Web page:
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Final Fantasy XIV: Endwalker — Reaper gameplay preview

If you like hitting fast and hitting hard, Reaper might be the Endwalker job for you.

Along with a bunch of other media folks, I’ve had the privilege of spending a day messing around with Final Fantasy XIV: Endwalker, and now I’m free to tell you all about it. I got to experiment with Endwalker‘s Reaper gameplay, the Sage job, the expansion’s first dungeon, its areas, and the other job adjustments. That said, “all about it” is a bit of a misnomer because what we could actually see was limited, so let’s quickly go over how I’m dividing this up and what I won’t be discussing.

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In terms of spoilers: if you’re up to date on current content and have watched the Endwalker trailers and reveals and so on, there’s not much “new” here except maybe the identity of the first dungeon. But I’m not going to be revealing unseen areas or important plot details. Obviously, if you want to stay completely fresh (or aren’t up to date), you shouldn’t read this. But if you’re caught up on content and know about the revealed areas and so on, you should be safe.


We’ve got another article up talking about the Sage job in detail, plus one talking about the dungeon we played and a third article discussing the areas we got a look at and the “old” jobs I played with. But here? Here, we’re going to talk about the Reaper.

Obligatory disclaimer: this was all played on a development build of Endwalker, so everything is very much subject to change. While I doubt abilities are going to be excised before launch, numbers are definitely liable to change, so don’t take these as set in stone. Likewise, remember that Endwalker will be coming with a number squish, so if potencies seem low that’s because literally everything — damage, heals, HP totals — have been lowered.

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Endwalker‘s Reaper gameplay

I think that when I first wrote about Reaper, I said something about how it looked very Devil May Cry in terms of having a lot of fast-flowing combos that had a lower-than-normal GCD (global cooldown). Now that I’ve spent a few hours fooling around with it, that’s actually not far off the mark.

The Reaper is the new edgy class of Final Fantasy XIV, nudging Dark Knight off that pedestal with a poke from its scythe. While Paladin might be the face of Endwalker, I suspect Reaper is the class that everyone wants to try out. So, let’s talk about the actual Endwalker Reaper gameplay.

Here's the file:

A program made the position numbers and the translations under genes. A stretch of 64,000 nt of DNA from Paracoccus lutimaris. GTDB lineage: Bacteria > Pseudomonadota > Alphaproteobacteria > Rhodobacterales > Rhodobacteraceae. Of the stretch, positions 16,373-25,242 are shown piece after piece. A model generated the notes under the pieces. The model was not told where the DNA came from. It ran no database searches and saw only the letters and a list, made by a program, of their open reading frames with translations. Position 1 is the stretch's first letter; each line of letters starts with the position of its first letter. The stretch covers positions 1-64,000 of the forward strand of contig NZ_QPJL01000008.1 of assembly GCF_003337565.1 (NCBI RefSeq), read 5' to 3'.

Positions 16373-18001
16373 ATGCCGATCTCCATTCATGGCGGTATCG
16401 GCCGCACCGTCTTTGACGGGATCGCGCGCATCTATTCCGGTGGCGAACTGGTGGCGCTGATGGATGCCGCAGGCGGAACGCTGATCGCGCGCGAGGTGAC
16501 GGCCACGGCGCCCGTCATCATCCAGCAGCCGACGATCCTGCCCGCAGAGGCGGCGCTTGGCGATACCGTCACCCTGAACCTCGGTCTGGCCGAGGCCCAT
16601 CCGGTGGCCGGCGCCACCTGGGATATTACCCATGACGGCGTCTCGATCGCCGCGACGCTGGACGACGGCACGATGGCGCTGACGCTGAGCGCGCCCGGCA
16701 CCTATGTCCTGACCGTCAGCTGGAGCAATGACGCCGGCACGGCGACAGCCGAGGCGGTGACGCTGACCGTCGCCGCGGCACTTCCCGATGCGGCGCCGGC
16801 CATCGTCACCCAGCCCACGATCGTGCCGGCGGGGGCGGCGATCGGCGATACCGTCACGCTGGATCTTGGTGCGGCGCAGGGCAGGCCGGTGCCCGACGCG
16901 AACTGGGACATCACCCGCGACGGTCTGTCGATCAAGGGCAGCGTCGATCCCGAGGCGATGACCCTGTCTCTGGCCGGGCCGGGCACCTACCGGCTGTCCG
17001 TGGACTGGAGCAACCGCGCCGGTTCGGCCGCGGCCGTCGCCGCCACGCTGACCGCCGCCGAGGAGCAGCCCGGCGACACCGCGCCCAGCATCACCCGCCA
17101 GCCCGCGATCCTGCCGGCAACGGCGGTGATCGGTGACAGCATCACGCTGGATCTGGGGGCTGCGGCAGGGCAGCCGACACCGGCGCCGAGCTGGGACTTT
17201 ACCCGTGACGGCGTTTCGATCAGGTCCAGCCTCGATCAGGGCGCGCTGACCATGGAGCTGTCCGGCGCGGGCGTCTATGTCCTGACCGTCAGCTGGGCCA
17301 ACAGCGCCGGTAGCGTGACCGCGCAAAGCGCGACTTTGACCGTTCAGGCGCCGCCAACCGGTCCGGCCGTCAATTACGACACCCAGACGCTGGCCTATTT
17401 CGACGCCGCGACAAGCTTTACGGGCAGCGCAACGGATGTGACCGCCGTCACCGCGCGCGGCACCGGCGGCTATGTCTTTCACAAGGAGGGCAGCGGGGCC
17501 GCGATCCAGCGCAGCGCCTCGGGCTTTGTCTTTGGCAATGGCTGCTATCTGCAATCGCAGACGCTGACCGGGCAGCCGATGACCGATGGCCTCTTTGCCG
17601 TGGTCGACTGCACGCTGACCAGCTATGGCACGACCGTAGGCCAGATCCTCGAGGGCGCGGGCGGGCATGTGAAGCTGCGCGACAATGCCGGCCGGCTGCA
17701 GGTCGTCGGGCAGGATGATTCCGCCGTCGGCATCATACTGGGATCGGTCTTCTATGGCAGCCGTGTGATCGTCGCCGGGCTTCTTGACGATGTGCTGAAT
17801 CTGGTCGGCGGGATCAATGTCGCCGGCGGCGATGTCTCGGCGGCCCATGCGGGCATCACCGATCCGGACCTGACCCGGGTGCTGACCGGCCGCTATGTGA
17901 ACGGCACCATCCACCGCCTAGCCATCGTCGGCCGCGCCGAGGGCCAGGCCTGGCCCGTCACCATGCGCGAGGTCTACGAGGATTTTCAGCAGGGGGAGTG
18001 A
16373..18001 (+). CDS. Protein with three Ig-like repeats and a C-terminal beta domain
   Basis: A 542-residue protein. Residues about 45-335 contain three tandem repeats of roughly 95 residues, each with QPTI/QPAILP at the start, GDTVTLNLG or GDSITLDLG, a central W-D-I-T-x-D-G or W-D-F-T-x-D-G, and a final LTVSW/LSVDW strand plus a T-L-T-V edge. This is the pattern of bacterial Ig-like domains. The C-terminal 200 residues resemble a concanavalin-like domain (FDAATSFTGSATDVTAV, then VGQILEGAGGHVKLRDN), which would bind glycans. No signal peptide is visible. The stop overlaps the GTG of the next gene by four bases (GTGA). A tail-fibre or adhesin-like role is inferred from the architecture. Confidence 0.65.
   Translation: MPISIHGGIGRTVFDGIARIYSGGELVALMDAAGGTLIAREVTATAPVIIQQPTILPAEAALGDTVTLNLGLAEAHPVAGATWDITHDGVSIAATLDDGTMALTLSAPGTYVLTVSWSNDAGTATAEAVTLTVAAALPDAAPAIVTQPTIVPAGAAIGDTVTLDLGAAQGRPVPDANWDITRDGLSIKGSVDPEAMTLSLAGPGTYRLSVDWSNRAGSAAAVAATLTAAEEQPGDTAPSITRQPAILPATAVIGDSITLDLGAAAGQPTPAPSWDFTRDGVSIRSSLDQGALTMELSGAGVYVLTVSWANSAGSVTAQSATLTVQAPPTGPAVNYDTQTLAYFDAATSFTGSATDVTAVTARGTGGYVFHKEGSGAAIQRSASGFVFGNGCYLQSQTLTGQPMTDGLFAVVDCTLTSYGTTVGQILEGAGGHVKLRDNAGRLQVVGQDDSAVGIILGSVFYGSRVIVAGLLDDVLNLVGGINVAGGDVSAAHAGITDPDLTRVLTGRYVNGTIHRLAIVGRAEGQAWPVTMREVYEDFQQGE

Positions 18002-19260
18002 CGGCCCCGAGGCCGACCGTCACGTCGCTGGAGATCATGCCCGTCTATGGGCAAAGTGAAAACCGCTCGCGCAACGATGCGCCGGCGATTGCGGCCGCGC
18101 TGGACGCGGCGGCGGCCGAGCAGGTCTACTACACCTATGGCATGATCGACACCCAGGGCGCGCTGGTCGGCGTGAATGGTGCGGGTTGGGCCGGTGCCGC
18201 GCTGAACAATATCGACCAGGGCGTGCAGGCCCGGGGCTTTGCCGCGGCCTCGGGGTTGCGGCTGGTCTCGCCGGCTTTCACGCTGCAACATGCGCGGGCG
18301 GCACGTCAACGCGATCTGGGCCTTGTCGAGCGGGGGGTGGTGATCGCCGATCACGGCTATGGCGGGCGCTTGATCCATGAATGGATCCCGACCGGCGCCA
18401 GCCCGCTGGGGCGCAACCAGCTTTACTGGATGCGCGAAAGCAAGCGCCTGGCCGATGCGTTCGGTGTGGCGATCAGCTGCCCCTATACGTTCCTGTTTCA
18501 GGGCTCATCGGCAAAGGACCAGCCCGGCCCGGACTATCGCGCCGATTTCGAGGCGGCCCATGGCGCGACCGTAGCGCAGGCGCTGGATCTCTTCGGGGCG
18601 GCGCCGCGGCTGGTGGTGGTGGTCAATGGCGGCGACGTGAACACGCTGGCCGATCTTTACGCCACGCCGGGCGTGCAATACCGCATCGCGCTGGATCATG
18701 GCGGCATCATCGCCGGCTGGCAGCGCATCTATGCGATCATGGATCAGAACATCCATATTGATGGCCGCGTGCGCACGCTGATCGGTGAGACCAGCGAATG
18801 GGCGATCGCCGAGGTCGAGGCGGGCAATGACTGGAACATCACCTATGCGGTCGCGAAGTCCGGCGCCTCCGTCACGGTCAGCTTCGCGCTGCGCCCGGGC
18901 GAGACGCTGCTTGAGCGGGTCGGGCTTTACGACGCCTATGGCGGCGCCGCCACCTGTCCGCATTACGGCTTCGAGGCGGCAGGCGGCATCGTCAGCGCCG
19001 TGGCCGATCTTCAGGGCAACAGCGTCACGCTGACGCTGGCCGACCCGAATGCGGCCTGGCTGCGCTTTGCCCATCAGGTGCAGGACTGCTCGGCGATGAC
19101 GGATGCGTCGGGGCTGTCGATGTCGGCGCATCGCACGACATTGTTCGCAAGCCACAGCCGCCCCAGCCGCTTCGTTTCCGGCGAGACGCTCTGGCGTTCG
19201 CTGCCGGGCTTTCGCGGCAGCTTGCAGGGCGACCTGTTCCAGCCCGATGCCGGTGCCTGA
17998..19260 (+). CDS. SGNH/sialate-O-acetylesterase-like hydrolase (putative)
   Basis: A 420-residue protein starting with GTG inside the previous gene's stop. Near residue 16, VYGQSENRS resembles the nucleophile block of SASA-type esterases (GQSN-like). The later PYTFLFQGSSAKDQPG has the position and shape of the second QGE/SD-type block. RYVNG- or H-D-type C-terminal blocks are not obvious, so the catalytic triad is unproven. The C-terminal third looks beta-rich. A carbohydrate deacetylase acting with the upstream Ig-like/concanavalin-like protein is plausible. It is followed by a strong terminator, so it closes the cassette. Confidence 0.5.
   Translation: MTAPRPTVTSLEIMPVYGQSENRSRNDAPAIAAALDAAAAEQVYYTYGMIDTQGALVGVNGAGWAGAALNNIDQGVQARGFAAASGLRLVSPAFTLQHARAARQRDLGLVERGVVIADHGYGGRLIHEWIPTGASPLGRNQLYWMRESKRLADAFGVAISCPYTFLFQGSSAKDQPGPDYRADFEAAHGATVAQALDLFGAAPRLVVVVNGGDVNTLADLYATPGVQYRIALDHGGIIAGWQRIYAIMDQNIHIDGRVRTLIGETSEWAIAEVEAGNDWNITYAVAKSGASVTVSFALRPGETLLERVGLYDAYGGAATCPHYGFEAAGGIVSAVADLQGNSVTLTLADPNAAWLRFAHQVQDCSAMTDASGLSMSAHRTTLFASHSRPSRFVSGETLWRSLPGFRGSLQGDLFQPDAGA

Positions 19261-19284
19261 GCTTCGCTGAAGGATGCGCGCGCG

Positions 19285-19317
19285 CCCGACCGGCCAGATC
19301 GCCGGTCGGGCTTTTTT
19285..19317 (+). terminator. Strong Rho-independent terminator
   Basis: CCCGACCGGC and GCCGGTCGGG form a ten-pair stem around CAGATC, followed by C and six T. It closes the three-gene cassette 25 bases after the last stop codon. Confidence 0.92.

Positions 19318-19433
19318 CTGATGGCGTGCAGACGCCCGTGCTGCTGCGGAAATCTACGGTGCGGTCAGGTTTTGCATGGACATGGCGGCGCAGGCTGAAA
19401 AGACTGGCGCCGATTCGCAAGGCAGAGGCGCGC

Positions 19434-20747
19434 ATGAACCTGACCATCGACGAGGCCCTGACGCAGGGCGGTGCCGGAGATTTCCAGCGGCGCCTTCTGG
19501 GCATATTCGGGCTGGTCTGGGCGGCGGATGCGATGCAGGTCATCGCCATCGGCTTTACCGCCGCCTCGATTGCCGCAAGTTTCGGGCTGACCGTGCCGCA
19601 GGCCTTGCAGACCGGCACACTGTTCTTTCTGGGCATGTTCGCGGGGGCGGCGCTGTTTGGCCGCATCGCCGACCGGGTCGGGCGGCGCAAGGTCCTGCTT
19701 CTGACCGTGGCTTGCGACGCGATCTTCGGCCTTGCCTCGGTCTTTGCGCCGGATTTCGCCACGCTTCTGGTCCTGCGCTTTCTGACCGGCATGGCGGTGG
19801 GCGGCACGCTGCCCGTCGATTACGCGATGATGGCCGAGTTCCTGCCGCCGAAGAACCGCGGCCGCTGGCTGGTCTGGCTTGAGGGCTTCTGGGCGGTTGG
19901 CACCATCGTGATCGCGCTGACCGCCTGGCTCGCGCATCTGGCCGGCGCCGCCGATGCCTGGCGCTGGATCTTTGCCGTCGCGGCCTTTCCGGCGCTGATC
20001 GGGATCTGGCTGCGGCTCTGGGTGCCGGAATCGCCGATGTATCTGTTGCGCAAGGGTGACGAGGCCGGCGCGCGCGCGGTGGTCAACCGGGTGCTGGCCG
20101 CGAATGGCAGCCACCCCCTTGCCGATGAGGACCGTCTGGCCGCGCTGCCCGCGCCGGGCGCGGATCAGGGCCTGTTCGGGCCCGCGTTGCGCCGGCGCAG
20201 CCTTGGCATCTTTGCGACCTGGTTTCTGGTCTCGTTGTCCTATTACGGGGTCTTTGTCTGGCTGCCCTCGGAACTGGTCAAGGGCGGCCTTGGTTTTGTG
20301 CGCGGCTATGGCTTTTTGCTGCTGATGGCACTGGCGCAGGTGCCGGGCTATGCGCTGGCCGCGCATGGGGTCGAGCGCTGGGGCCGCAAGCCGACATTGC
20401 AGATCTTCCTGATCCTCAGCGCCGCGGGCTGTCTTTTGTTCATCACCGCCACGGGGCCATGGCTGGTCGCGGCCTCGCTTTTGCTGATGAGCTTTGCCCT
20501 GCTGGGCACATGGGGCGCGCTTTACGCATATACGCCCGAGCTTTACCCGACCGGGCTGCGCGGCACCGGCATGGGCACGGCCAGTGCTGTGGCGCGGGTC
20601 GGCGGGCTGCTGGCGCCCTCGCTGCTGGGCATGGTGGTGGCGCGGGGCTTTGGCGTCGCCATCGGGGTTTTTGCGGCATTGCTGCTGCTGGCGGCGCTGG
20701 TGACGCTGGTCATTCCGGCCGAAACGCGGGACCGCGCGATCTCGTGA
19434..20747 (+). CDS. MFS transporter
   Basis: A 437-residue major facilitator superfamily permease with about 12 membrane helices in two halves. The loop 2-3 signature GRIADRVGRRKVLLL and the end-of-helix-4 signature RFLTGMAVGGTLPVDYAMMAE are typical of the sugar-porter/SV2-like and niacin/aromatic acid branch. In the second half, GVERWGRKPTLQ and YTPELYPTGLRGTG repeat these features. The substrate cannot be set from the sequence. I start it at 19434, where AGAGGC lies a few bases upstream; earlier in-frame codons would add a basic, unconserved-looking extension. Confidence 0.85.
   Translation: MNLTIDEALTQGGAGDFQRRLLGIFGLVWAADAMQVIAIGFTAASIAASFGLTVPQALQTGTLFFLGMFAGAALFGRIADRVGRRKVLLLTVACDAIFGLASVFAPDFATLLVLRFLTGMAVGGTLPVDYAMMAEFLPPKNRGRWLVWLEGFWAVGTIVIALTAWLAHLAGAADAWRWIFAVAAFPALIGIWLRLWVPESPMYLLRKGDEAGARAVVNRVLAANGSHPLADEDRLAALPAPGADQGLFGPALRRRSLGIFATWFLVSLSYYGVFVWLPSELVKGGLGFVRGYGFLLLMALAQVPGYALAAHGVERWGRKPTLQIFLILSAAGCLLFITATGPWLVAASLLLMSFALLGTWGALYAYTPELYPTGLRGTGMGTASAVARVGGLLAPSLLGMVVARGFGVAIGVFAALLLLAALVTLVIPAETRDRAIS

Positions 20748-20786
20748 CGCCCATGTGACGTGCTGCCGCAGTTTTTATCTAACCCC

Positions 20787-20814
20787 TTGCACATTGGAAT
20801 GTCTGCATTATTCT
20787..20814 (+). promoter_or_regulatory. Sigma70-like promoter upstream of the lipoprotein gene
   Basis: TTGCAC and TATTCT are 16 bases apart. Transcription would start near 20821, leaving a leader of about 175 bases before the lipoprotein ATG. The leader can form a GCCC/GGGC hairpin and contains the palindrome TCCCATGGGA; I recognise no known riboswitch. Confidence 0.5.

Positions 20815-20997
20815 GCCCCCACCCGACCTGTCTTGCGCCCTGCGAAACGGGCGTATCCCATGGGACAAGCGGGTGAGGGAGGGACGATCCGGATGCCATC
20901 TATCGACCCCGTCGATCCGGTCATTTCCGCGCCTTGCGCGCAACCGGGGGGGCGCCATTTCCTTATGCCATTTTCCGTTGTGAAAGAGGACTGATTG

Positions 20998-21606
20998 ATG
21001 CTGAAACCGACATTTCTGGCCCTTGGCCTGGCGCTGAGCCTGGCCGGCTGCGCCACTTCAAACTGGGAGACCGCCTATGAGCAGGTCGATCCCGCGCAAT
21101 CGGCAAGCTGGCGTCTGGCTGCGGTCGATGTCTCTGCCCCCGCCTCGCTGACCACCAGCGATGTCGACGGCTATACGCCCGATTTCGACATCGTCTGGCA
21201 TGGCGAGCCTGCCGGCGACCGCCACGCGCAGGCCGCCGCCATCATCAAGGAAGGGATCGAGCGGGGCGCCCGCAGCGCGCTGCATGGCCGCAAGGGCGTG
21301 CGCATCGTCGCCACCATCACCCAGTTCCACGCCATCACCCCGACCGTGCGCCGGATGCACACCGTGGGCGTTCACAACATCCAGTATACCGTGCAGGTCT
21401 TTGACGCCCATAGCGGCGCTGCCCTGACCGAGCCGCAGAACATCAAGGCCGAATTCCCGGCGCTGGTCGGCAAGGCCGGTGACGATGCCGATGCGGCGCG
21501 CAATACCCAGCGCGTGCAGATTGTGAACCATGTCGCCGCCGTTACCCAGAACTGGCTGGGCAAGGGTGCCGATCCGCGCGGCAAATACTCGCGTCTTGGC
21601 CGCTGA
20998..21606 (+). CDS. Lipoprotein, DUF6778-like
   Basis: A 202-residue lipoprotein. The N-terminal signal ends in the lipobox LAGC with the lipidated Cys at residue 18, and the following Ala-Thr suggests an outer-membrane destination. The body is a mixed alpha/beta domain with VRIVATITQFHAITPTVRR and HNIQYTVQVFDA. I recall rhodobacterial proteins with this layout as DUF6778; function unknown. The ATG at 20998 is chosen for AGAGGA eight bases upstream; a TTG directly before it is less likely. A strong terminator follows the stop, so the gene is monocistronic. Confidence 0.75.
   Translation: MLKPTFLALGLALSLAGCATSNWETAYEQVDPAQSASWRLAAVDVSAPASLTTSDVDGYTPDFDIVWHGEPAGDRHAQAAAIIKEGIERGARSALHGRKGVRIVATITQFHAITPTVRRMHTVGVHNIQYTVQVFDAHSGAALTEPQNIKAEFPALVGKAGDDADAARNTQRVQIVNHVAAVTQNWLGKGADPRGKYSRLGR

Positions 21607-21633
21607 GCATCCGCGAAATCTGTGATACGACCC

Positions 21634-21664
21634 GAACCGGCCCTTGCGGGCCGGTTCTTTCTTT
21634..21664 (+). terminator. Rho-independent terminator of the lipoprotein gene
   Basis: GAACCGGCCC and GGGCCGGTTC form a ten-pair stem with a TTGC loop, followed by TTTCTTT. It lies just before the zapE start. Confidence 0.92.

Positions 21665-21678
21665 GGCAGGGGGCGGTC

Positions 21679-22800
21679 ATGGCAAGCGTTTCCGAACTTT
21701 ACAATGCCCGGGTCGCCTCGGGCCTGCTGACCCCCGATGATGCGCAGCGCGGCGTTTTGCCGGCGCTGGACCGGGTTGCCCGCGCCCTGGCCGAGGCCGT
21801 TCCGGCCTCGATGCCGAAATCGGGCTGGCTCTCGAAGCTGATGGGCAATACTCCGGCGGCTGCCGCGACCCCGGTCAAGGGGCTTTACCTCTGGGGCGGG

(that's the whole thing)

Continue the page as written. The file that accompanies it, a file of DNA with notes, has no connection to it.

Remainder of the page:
The basics of Reaper is that it’s a melee DPS class with a scythe and a demon. Or, well, voidsent. It’s also a relatively complex class, and one I’m going to have some difficulty trying to sum up, but let’s give it a go. I’m probably going to go into less detail than I did with Sage, however.

Endwalker - Reaper vs boss

That ice attack is going to melt just like the boss’ health pool.

The fast and the furious

The general Endwalker Reaper gameplay is mostly to dish out huge amounts of melee damage in very, very rapid burst phases, and they’re focused pretty heavily on single-target damage. They have the standard melee class kit: a basic combo that does damage, some minor self mitigation and healing (neatly, it’s a 10% HP shield which, when broken, gives regen to everyone around them). Nothing hugely special. They don’t appear to have a damage-over-time effect, though that might just be me being an idiot and missing it. They do, however, have a Death’s Design debuff they can drop on enemies that increases any damage the Reaper deals to that enemy by 10%.

Where the Reaper’s real strength comes from is those burst phases. See, Reapers have two gauges — a Soul Gauge and a Shroud Gauge — and both of these allow for significantly stronger and faster attacks. Your regular combos build up the Soul Gauge. When this hits at least 50, you can expend it to fling out Blood Stalk, an instant attack that gives you a stack of Soul Reaver. And this lets you use one of your positional attacks, which hit incredibly hard and start boosting your Shroud Gauge.